A WALK IN THE WOODS
Based on a widely adored nonfiction from 1998, A Walk in the Woods finds Robert Redford's Bill Bryson (the book's author) and Nick Nolte's Stephen Katz embarking on a months-long trek along the Appalachian Trail, and from his first moments here, you fear for the latter's health. By which I mean you fear for Nolte's health. Because based on the 74-year-old's initial appearance - hauling his substantial frame out of an airplane seemingly half his size, his face nearly purple from the effort - and that strained, gravelly baritone that sounds like heavy rocks in a wood chipper, Nolte doesn't appear at all capable of surviving this particular Walk. (It should go without saying that even though he's finally starting to look his age, you don't feel similar trepidation for 79-year-old Redford, given that his voice and hair - or "hair" - still suggest a man in his late 30s.)
Yet the happy surprise of the film, if also its occasional disappointment, lies in no one involved seeming to have melancholia, let alone tragedy, much in mind. There's a sweetly rueful scene near the end in which Bryson and Katz, finding themselves in a perilous position, share some mild regrets, and Nolte has a lovely bit explaining why the recovering alcoholic Katz has a stashed pint of whiskey in his knapsack. Director Ken Kwapis, however, keeps the overall mood of A Walk in the Woods feather-light and unremittingly genial, and even Nolte's girth and growl are employed almost exclusively for gentle, empathetic laughs. Tonally, the movie is much closer in spirit to Grumpy Old Men than The Bucket List, and even those of us hoping for something more meditative and substantial from a Redford/Nolte pairing should find it easy to like Kwapis' effective, sneakily moving screen sitcom.
When I mentioned to my sister, who read and loved Bryson's comedic travelogue, that Redford was playing its author in the film version, she incredulously replied, "How does that work?", given that Bryson and his pseudonymous friend Katz were both 44 at the time of their hike. The answer: not at all badly. A few breezy brushstrokes by screenwriters Bill Holderman and Rich Kerb - an awkward talk-show engagement, a noisy grandchild, a friend's funeral - establish the desire behind Bryson's "last hurrah" trip, and a few more connect him with Katz, whom, in this Walk in the Woods iteration, Bryson hasn't spoken to in decades. (In a nice touch, Katz finds out about Bryson's need for a 2,900-mile traveling partner through a mutual friend who turned down the offer, Katz himself being nowhere near Bryson's list of potential trailmates.) During their airport reunion, the dichotomy between Redford's reserved, embarrassed Bryson and Nolte's boisterous, profanity-hurling Katz promises all sorts of Odd Couple amusements, and they're quickly provided through torrents of good-natured insults and sight gags, including the early image of Katz wheezing and limping a whole 20 feet into their expedition.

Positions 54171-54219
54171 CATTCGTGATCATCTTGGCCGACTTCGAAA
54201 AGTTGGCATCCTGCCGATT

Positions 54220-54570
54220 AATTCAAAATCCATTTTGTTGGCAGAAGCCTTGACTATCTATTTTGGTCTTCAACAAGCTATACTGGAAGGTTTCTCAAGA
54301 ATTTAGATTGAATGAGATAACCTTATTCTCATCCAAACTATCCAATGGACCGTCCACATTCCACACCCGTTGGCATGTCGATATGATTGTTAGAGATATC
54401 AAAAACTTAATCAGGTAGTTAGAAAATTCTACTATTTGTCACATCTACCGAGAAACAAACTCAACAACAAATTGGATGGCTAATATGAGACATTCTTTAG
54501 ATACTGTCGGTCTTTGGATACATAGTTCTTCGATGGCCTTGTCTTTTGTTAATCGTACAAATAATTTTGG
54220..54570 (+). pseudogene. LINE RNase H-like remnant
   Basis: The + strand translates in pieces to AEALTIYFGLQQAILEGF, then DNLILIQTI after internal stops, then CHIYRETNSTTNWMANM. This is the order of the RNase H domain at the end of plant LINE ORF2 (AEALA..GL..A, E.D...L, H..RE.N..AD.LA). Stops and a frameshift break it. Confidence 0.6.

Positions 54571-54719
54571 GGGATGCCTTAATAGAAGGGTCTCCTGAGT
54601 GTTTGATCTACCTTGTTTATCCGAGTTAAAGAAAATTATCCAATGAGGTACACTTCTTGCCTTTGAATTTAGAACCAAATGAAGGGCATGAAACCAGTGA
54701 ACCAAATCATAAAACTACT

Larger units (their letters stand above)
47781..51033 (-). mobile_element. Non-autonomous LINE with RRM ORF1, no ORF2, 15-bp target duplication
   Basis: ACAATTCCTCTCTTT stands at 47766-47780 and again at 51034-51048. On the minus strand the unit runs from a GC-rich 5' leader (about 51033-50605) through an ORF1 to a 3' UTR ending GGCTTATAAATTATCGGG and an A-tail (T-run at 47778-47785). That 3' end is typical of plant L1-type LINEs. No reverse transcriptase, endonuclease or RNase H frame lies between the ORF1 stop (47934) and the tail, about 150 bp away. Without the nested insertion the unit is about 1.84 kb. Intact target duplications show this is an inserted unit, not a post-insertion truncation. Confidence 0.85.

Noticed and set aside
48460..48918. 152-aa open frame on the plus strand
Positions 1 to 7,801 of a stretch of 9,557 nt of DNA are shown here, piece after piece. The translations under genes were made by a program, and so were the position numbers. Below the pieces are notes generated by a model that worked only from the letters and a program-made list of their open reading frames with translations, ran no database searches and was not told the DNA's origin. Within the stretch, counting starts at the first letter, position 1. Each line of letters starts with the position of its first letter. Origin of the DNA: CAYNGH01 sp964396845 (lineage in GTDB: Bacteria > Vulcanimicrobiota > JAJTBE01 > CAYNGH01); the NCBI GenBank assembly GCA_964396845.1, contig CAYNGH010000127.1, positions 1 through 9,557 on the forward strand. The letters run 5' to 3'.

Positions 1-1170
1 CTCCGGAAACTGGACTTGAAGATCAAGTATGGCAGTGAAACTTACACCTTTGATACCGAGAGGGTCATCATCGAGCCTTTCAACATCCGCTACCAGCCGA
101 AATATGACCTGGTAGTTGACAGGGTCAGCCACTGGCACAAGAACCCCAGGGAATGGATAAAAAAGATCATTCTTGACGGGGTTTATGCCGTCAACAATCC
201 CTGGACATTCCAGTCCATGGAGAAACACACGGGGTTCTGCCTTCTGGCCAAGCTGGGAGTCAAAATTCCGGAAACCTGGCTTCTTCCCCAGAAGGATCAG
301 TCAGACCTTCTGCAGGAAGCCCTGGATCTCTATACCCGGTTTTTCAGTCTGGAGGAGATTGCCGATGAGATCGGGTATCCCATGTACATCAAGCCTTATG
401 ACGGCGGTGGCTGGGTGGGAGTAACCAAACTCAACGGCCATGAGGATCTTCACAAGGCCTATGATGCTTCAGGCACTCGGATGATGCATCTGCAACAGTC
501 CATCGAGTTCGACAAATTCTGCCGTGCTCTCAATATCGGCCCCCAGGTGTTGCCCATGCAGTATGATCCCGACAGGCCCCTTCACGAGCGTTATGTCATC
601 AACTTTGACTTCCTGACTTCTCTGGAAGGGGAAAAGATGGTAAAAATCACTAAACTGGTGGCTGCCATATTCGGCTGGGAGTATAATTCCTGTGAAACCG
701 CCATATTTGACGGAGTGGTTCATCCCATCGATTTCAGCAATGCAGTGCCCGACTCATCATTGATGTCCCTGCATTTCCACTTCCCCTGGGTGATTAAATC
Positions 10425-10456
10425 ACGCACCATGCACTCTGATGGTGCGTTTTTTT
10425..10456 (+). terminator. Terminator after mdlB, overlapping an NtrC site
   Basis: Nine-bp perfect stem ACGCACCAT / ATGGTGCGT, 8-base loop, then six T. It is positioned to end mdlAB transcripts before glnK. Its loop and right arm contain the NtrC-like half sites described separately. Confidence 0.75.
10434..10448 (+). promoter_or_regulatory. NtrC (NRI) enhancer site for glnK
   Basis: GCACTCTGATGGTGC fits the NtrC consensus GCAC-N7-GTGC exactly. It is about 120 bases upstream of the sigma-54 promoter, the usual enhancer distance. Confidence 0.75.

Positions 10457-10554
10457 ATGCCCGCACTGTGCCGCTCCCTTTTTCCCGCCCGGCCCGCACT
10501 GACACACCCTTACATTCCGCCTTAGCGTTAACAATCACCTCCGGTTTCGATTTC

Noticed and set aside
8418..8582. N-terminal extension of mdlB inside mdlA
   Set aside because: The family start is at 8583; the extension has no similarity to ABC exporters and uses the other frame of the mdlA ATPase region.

Not having read Bryson's book, though, I truly didn't expect A Walk in the Woods to stay funny, and perhaps the chief pleasure of Kwapis' adaptation is that it allows its stars to appear relaxed and endearingly silly - and in leading roles, no less - in ways they haven't for ages. Barring his brief, sly turn in Captain America: The Winter Soldier, you have to go back nearly two decades (to 1996's Up Close & Personal) to find a Redford portrayal this easygoing, and further than that (1992's Sneakers) to find one this enjoyable. As usual, the Hollywood legend still seems a bit removed from the proceedings: an unapproachable star where an actor should be. But he's certainly verbally dexterous and quick-witted here, and for genuine acting, we've got Nolte, who floods his role with so much authority and outsize personality that after a while, the mere sight of him makes you grin. Some of their routines are dopier than others; I could've easily done without the pandering, preview-ready bunk-bed gag, as well as the slapstick detour that found an incensed husband wanting to smash Katz's face in for dallying with his wife. (For a stretch, the movie turns into Sideways: Senior Edition.) The performers' charming, unforced byplay, however, salvages even the weaker asides, and their inherent poignancy is so subtle that when the men reached an agreed-upon end to their trip, I was astonished at how quickly the offhanded decision made me well up.